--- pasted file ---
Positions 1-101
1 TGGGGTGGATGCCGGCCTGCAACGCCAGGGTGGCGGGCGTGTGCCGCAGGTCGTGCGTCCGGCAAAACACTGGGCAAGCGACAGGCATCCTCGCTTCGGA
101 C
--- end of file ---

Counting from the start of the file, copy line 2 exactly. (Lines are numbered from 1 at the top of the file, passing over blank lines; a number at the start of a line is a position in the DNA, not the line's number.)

1 TGGGGTGGATGCCGGCCTGCAACGCCAGGGTGGCGGGCGTGTGCCGCAGGTCGTGCGTCCGGCAAAACACTGGGCAAGCGACAGGCATCCTCGCTTCGGA